Anxiety, like the tide, is forever receding and returning, receding and returning.
Like many people who have been given a diagnosis of an anxiety disorder (and many who have not), we always braced for the next recurrence. Anxiety, like the tide, is forever receding and returning, receding and returning. Most people with this disorder have been experiencing this pattern for nearly 20 years now, so that one’s anxiety has come to seem, at times, inevitable and unassailable — a fait accompli. For a lot of folks anxiety, experts have concluded, is what they are. There is no escape.
But that doesn’t mean — and here is the good news — that there is nothing we can do about anxiety. Indeed, there is plenty a person can do. The promising thing about a habit is that it is not the same thing as a fate. An alcoholic, we are told, is always an alcoholic — but not every alcoholic drinks. Similarly, an anxious person will always be at risk of anxiety, but he needn’t be troubled by it on a daily basis. He can avoid his own tendencies. He can elude his own habit.
To accomplish this, however, he has to work and work hard. He has to fight — every day of his life, if he’s got it bad — to build new patterns of thought so that his mind doesn’t fall into the old set of grooves. He has to dig new tracks and keep digging.
Happiness in America has become the overachiever’s ultimate trophy. A vicious trump card, it outranks professional achievement and social success, family, friendship and even love. Its invocation can deftly minimize others’ achievements. This obsessive, driven, relentless pursuit is a characteristically American struggle — the exhausting daily application of the Declaration of Independence.
Despite being the richest nation on earth, the United States is, according to the World Health Organization, by a wide margin, also the most anxious, with nearly a third of Americans likely to suffer from an anxiety problem in their lifetime. America’s precocious levels of anxiety are not just happening in spite of the great national happiness rat race, but also perhaps, because of it.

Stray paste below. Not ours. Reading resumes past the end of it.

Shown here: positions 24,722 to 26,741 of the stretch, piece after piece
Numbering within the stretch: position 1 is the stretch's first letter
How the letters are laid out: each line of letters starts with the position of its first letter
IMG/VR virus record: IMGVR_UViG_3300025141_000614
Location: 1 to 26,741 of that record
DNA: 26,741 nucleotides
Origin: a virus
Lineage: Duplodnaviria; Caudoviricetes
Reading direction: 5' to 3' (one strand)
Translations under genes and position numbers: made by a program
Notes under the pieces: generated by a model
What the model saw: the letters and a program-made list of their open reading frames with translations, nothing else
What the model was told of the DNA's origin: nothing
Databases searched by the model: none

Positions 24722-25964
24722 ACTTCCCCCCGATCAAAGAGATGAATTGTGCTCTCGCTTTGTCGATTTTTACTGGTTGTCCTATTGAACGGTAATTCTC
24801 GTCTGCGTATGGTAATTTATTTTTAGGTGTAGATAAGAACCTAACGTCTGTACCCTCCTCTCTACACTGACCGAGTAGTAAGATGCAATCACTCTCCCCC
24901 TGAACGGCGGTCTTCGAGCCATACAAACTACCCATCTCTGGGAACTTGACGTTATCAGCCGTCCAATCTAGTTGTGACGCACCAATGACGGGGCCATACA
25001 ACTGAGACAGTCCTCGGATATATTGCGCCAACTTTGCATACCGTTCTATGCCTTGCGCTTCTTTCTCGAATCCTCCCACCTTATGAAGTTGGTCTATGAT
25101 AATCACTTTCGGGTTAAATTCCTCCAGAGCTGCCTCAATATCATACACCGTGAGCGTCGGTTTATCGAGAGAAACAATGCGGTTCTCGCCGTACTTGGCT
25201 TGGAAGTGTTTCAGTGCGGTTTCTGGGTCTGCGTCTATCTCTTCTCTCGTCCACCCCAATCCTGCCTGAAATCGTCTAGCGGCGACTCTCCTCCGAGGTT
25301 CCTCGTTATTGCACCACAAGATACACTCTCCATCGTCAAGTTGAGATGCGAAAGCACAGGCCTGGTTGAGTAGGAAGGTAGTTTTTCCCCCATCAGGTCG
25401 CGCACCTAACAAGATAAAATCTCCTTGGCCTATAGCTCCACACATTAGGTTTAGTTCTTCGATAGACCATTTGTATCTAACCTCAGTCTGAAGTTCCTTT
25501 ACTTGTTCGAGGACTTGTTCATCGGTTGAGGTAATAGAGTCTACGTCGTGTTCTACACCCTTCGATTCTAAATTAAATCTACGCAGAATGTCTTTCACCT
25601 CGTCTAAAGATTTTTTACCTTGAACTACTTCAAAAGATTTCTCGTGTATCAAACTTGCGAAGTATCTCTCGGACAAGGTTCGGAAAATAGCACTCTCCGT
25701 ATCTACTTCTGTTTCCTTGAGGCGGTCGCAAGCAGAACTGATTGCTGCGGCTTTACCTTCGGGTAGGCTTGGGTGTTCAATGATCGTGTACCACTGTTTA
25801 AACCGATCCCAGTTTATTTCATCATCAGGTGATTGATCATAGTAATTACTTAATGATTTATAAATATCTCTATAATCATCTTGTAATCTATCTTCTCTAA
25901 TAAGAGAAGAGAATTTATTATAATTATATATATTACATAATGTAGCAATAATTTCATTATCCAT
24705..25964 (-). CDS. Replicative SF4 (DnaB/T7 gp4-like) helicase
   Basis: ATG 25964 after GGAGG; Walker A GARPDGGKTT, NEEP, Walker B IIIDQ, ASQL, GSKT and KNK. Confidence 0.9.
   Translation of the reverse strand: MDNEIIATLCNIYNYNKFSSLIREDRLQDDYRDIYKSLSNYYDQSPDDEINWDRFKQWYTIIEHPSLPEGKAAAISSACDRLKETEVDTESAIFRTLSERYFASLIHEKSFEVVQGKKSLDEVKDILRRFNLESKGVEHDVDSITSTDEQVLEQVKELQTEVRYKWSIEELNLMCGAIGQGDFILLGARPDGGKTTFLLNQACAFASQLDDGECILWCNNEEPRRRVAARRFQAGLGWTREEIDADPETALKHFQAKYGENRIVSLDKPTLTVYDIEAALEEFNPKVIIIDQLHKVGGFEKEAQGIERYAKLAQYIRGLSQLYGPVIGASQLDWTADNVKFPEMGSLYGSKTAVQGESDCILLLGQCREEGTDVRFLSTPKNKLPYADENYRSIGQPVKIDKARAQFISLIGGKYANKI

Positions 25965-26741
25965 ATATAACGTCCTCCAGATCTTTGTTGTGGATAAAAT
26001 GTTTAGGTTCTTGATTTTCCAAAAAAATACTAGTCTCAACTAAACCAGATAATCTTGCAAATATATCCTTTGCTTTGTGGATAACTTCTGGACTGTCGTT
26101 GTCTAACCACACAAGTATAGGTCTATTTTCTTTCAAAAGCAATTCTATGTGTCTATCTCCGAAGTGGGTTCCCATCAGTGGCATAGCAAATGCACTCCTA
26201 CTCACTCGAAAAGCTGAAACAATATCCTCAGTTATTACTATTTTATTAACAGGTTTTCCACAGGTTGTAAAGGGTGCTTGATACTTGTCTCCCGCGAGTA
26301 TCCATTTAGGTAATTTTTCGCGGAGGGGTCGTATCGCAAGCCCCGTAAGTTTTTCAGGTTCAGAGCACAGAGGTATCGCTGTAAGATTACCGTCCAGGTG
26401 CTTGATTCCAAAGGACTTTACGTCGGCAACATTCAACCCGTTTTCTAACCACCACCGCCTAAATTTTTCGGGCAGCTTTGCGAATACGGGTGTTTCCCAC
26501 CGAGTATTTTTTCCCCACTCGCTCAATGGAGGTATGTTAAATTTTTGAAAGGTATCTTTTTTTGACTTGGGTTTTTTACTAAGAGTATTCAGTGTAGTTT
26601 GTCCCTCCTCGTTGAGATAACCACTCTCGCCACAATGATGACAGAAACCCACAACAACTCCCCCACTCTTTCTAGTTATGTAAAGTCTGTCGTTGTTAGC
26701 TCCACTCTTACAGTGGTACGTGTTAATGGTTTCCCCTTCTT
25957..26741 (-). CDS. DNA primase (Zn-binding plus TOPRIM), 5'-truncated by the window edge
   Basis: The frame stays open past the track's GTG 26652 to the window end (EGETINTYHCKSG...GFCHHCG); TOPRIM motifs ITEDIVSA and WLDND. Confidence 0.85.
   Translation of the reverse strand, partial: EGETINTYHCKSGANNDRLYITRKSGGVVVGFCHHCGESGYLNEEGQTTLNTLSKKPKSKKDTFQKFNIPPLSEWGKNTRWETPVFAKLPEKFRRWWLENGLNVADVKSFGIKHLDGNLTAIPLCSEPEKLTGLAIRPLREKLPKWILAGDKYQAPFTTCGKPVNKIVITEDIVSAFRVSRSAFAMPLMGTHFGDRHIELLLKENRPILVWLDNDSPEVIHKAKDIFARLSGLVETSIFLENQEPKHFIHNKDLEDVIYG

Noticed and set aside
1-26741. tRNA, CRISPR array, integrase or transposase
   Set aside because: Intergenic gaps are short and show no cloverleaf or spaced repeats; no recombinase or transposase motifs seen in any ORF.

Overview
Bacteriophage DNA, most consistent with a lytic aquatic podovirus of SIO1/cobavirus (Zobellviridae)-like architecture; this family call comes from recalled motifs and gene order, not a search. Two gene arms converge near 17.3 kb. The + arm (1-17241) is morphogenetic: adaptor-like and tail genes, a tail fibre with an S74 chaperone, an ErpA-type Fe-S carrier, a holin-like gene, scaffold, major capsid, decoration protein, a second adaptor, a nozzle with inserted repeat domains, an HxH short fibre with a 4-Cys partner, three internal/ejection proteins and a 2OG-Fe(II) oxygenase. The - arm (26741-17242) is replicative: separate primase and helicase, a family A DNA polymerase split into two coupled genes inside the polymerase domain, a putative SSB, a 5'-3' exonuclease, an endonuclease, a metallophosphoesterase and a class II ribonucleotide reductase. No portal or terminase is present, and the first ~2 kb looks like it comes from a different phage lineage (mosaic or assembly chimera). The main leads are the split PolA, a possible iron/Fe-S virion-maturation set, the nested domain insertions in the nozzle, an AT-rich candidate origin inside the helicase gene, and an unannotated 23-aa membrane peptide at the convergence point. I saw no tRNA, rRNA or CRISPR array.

Thomas Jefferson knew what he was doing when he wrote that “pursuit of happiness” line, a perfectly delivered slap in the face to his joy-shunning oppressors across the pond. I am sure you either seen or experienced this phenomenon — Cynicism is the British shtick. When happiness does come our way, it is entirely without effort, as unmeritocratic as a hereditary peerage.
By contrast, in America, happiness is work. Intense, nail-biting work, slogged out in motivational seminars and therapy sessions, meditation retreats and airport bookstores. For the left there’s yoga, for the right, there’s Jesus. For no one is their respite.
How true is this to any legal or illegal immigrant: “Since moving to the States just shy of a year ago, I have had more conversations about my own happiness than in the whole rest of my life.” Heck, I live here and I am so much more like the first person I wrote about.
The most likely customer of a self-help book is a person who has bought another self-help book in the last 18 months. The General Social Survey, a prominent data-based barometer of American society, shows little change in happiness levels since 1972 ———when such records began. Every year, with remarkable consistency, around 33 percent of Americans report that they are “very happy.”
For all the effort Americans are putting into happiness, they are not getting any happier. It is not surprising, then, that the search itself has become a source of anxiety.